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Gov. Gavin Newsom is expanding the size and role of the California governor's office

Taryn Luna, Los Angeles Times on

Published in News & Features

SACRAMENTO, Calif. -- Gov. Gavin Newsom announced plans to hire California's first surgeon general hours after he took office last month. The next day he announced a new senior adviser for emergency management. Then on his third day, he created a "strike team" to reinvent the troubled Department of Motor Vehicles.

And on Day 4, Newsom unveiled a new state budget, requesting 41 additional staffers and a total of $24.6 million for the governor's office -- more spending than many of his predecessors.

California's 40th governor is beginning his tenure with a flurry of ideas and enough cushion in the state budget to afford a large inner circle of advisers and aides to help carry out big promises, such as creating a single-payer health care system, universal preschool and addressing the state's housing crisis.

"The truth about the governor's office is that things move fast and you drink from a fire hose every day," said Dana Williamson, a former top adviser to then-Gov. Jerry Brown. "He also has a big agenda."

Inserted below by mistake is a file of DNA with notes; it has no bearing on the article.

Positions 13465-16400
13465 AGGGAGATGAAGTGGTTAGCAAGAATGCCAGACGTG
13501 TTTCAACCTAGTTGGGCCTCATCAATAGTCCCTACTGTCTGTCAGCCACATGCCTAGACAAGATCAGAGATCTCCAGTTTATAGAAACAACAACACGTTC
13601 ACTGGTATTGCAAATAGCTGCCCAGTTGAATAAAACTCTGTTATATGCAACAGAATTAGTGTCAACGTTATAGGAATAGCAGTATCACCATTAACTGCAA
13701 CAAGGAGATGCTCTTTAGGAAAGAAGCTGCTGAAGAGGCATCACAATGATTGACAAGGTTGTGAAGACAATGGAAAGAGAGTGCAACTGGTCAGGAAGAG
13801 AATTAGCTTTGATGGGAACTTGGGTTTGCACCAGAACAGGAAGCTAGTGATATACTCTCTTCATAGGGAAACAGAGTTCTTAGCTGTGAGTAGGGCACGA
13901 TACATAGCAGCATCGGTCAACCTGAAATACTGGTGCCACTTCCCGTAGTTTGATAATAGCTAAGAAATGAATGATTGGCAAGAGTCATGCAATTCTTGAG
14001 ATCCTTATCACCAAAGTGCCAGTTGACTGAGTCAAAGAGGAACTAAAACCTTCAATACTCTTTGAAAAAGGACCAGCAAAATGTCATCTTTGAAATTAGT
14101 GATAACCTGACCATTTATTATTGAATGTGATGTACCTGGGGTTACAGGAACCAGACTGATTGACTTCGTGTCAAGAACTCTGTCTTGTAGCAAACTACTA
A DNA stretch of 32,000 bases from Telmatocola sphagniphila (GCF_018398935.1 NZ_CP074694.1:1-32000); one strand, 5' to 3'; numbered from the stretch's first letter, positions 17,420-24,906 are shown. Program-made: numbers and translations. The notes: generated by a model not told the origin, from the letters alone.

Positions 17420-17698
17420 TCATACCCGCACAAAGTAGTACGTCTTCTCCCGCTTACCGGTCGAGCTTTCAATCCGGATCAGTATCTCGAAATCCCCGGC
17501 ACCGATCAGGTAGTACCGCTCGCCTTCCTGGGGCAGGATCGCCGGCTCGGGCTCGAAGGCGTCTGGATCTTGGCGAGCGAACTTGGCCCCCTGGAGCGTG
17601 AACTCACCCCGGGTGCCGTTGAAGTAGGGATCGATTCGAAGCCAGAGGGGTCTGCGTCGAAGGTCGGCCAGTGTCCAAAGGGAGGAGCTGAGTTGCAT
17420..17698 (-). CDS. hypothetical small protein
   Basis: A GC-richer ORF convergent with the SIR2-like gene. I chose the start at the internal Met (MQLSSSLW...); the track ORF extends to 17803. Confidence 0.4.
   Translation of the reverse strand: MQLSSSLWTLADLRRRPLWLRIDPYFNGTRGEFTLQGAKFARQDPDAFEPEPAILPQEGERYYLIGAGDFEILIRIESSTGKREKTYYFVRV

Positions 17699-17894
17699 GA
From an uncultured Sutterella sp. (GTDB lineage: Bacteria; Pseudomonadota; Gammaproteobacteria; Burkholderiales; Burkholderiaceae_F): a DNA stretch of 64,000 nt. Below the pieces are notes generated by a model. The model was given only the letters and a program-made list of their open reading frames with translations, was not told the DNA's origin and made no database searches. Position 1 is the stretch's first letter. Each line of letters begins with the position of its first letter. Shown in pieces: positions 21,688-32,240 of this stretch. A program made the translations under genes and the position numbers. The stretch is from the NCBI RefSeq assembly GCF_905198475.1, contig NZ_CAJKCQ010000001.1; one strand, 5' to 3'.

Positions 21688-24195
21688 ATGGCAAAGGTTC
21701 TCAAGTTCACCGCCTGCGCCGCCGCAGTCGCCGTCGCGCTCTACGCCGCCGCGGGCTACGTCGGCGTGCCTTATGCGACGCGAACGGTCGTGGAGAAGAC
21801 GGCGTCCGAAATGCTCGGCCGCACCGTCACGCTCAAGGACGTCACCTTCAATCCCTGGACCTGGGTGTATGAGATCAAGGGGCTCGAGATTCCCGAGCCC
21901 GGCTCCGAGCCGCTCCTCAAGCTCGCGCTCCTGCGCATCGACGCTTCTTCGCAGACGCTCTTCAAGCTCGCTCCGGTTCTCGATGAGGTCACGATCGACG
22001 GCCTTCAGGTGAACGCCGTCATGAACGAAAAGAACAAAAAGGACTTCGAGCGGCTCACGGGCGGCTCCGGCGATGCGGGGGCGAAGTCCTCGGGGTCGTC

Brown had a lean crew of confidants. Former Gov. Arnold Schwarzenegger had a more expansive operation, with a $21.9 million budget and a staff of 202 employees at its peak during his final full year in office. Chief executives before him also oversaw large offices, but because some of their employees were paid from the budgets of different departments, it is unclear just how many staff members worked for them.

Facing a $27 billion budget deficit, Brown whittled the size of the governor's office down to as few as 81 employees and a low of $12.7 million to cover salaries, benefits and administrative overhead.

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He also closed the administration's field offices around the state, eliminated the first lady's office and forced appointees to take a 5 percent pay cut in keeping with campaign promises to limit government spending.

Williamson said that Brown's first stint in the governor's office eased his return to the job more than three decades later, allowing him to operate with a small staff.

Newsom has taken a different approach.

Building a 132-person staff will allow Newsom to reopen five field offices focused on constituent affairs and hire representatives for each region of the state, said Nathan Click, a spokesman for the governor. The outposts will hold public office hours "to bring the governor's office closer to the communities it serves," Click said.

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